Chitin is a linear polymer and the second most abundant natural biopolymer on Earth (after cellulose). It is found in fungi, plankton and the exoskeletons of insects and crustaceans, and organisms generate about 100 billion tonnes of chitin every year2. Currently, the polymer and its water soluble derivative, chitosan, are used in only a few niche areas of industrial chemistry, such as cosmetics, textiles, water treatment and biomedicine. Its potential is much greater.
Unlike most other forms of biomass such as cellulose, chitin contains nitrogen. Nitrogen-containing compounds — widely used in the pharmaceutical industry, carbon dioxide fixation, textiles and beyond — are crucial for modern life. For example, the nitrogen-containing organic compound pyrazine is integral to several best-selling drugs such as eszopiclone (for sleeping difficulties) and varenicline (to treat nicotine addiction). Ethanolamine (ETA) is used in power plants for CO2 sequestration and in skin-friendly soaps, household cleansers and surfactants. Nitrogen-containing chemicals have a huge market — about 2 million tonnes of ETA are used a year globally3, with annual sales of around $3.5 billion.
The industrial production of nitrogen compounds involves fossil fuels and energy-intensive processes. First, nitrogen gas must be converted into ammonia through the Haber process, which is notorious for its low reaction efficiency. This process alone accounts for an estimated 2–3% of global energy consumption. For every mole of nitrogen gas consumed, three moles of hydrogen gas, derived from fossil fuels, are used.
Further processing is complex and expensive. For instance, generating ETA requires six steps: hydrogen production from coal or natural gas; nitrogen isolation from air; ammonia synthesis; ethylene production from crude-oil cracking; conversion of ethylene into ethylene oxide; and then conversion of ethylene oxide into ETA.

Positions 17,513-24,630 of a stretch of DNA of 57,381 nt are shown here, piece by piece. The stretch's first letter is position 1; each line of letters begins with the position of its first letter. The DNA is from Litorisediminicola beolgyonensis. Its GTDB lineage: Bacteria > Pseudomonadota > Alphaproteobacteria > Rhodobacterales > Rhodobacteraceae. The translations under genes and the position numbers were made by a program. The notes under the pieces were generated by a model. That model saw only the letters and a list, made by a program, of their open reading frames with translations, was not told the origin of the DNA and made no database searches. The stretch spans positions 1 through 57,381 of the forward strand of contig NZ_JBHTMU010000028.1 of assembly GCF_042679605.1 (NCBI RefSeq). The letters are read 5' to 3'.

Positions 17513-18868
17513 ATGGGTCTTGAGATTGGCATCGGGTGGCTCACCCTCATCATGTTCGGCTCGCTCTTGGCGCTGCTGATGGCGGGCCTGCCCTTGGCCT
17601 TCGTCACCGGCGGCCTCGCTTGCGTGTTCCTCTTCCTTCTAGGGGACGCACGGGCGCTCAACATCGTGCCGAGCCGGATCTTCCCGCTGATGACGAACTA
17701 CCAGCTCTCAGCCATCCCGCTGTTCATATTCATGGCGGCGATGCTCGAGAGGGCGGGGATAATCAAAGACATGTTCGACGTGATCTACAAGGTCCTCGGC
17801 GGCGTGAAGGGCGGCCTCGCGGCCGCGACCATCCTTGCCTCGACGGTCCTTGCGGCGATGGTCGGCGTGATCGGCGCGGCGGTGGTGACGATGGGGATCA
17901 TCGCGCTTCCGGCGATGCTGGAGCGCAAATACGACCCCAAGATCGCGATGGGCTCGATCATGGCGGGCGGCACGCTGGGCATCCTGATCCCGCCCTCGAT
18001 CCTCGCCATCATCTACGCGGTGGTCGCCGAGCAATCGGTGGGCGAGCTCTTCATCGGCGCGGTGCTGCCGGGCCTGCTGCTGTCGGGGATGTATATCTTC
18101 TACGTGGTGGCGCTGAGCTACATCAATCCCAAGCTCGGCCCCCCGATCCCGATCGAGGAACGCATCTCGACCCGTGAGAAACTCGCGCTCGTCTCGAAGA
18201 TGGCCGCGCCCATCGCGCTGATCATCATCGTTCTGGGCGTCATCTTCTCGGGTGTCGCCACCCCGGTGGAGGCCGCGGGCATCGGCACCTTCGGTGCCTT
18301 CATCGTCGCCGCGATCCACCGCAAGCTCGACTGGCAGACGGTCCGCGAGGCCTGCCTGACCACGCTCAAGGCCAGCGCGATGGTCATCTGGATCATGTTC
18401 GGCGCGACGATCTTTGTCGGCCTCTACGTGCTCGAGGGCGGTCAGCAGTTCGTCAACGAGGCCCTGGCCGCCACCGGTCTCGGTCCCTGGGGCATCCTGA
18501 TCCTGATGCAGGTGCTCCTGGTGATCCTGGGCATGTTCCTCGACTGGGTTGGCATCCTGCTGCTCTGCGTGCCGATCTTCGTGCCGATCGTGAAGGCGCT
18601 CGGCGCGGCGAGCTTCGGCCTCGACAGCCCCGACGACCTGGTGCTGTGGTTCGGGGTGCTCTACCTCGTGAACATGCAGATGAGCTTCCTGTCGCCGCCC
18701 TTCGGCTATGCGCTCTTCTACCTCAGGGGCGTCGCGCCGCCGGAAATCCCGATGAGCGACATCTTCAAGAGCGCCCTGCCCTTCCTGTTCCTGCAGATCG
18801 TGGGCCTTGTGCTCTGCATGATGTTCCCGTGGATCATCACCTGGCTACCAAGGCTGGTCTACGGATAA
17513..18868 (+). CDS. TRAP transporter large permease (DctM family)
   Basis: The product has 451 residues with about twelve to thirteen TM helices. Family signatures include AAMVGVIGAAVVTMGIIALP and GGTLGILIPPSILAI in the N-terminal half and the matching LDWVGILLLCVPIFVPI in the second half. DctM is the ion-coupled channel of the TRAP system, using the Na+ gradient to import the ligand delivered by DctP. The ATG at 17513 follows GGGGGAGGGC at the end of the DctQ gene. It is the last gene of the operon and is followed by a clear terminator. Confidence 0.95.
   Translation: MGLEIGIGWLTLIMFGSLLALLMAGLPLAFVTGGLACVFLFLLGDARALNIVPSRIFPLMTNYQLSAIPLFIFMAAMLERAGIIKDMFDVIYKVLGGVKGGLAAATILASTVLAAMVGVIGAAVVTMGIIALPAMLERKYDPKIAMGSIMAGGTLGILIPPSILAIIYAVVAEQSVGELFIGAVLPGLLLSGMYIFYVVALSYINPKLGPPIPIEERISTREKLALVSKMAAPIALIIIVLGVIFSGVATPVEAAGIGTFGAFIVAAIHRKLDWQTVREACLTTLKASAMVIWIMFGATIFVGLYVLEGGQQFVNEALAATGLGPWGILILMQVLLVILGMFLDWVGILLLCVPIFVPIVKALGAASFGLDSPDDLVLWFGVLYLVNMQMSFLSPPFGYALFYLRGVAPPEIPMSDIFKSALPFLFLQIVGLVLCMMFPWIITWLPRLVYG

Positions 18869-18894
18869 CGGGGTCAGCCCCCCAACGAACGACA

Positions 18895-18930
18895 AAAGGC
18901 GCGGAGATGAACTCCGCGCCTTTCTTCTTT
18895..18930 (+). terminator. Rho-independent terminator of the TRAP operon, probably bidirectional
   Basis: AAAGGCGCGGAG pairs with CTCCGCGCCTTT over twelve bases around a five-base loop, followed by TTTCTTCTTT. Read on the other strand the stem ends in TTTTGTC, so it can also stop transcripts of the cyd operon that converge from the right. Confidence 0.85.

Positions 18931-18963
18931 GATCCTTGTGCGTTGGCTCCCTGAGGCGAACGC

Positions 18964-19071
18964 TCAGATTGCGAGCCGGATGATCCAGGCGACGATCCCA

Chitin might be a more suitable starting point for ETA production. With carbon, nitrogen and oxygen already bound in the polymer, only one step is needed to make ETA. Another five chemicals have been derived from chitin in a single step and the list is growing. So far, however, this has been achieved on only a small scale in the lab4.
Extracting chemicals from waste shells with existing methods is destructive, wasteful and expensive. It requires separating out the different components, a process known as fractionation. Protein is removed with sodium hydroxide solution and the decomposition of calcium carbonate uses hydrochloric acid — both are corrosive and hazardous solvents.
To make chitosan, chitin is treated with 40% concentrated sodium hydroxide solution. The production of 1 kilogram of chitosan from shrimp shells requires more than 1 tonne of water.